An unexpected "bump" in the data coming out of collision experiments with the Large Hadron Collider in Switzerland has scientists wondering if they've witnessed evidence of previously-unknown subatomic particles.

The collision, which cannot be explained by the Standard Model of physics, may have been evidence of a previously-undiscovered particle, or maybe even two particles, researchers say.

Because the particles, if they in fact exist, would fly in the face of the accepted model, scientists found themselves facing a possible and significant re-thinking of what they have long taken for granted.

"It was so weird that people were forced to chuck their favorite theories and start from scratch," says Adam Martin, an assistant professor of physics at the University of Notre Dame. "That's a fun area of particle physics. We're looking into the unknown. Is it one new particle? Is it two new particles?"

The new finding is particularly puzzling because it was previous work with the LHC that allowed researchers to identify the Higgs boson, sometimes referred to as the "God particle," that gives all matter mass and is the foundation stone of the Standard Model.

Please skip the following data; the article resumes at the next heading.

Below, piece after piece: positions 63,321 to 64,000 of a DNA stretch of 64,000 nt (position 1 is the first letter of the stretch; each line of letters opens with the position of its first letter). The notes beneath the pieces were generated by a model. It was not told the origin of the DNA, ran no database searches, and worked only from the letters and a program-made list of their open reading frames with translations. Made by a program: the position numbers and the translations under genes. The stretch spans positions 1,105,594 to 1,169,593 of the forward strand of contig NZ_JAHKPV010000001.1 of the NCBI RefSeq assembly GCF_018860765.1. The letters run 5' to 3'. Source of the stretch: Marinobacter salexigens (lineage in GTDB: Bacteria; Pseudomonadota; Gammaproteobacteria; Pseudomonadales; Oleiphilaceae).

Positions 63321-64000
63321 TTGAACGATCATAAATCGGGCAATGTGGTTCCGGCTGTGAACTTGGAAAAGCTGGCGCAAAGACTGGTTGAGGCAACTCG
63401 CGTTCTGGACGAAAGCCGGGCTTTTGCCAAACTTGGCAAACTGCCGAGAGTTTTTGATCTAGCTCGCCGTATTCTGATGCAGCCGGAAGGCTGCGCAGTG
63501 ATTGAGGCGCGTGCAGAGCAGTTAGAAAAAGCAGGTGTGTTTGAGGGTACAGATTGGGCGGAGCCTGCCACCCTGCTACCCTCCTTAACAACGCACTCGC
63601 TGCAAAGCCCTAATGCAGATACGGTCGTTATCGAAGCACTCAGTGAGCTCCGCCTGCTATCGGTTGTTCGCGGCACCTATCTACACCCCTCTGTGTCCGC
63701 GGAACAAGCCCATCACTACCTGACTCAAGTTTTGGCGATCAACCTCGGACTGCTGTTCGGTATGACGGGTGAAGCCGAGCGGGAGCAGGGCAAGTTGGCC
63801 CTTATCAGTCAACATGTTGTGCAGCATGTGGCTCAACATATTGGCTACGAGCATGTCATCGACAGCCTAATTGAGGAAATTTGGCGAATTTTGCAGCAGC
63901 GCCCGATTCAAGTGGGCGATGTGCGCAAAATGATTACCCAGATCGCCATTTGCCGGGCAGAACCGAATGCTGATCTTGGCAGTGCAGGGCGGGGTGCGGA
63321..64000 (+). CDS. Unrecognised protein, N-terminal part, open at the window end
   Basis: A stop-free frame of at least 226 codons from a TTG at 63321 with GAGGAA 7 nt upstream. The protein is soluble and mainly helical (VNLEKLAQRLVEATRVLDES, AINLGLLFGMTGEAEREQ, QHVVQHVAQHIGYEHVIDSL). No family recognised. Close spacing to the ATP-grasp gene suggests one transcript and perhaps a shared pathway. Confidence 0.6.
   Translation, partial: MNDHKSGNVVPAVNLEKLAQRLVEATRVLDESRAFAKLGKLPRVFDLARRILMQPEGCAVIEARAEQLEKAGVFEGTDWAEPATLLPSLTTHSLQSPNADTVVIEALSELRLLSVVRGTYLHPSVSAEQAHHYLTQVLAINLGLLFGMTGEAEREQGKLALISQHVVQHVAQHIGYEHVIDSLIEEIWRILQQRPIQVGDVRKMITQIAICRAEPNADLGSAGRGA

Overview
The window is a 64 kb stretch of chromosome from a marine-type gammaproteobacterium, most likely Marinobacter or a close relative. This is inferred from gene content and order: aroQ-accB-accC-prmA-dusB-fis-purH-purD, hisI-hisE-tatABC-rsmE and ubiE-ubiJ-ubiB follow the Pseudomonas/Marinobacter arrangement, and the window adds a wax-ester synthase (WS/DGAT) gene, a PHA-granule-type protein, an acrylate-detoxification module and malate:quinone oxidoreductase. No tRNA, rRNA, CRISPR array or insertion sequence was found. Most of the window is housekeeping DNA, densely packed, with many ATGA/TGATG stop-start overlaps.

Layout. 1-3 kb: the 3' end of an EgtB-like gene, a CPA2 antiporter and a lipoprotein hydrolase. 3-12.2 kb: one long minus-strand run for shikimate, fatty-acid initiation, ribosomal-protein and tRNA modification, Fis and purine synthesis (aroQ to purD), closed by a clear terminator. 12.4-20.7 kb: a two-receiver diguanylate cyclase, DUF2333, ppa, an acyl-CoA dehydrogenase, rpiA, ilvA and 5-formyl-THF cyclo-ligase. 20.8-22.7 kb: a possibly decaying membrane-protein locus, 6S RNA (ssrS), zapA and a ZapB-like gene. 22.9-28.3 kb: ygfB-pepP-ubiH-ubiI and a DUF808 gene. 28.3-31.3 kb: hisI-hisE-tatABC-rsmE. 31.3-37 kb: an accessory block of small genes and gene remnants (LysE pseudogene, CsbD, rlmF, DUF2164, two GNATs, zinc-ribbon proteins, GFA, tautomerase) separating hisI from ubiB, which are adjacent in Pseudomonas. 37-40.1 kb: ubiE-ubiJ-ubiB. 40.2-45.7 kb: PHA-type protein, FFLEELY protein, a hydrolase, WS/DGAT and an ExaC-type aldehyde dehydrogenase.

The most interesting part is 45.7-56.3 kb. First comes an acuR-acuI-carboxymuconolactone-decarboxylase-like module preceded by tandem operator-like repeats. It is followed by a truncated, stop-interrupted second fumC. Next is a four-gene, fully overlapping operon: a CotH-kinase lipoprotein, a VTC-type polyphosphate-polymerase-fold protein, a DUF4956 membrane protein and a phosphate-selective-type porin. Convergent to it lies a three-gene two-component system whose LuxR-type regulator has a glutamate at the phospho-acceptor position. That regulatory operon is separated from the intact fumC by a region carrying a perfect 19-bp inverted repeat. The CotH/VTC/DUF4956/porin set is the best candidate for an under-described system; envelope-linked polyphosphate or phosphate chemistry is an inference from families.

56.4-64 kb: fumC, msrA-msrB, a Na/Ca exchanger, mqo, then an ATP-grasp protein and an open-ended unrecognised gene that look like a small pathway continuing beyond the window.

Theoretical work predicting the existence of the Higgs boson won the Nobel Prize in Physics for Peter Higgs and Francois Englert in 2013.

In the data coming out of the latest experiments, there were two deviations from what the Standard Model predicts.

There is some speculation that the "bump" in the latest data could be a sign of a heavier version of the Higgs, Martin and his colleagues note; there could also be a number of other mundane explanations, Martin acknowledges.

That's common in science, he points out, as initial excitement about a possible discovery fades with further research.

Still, it could also open the way to new insights and require new physics models, he suggests.

"People are still cautiously optimistic," he says. "Everybody knows that with more data, it could just go away. If it stays, it's potentially really, really, really exciting."

Martin and his colleagues from Cincinnati and New York have published a paper in which they consider some explanations for the LHC data.

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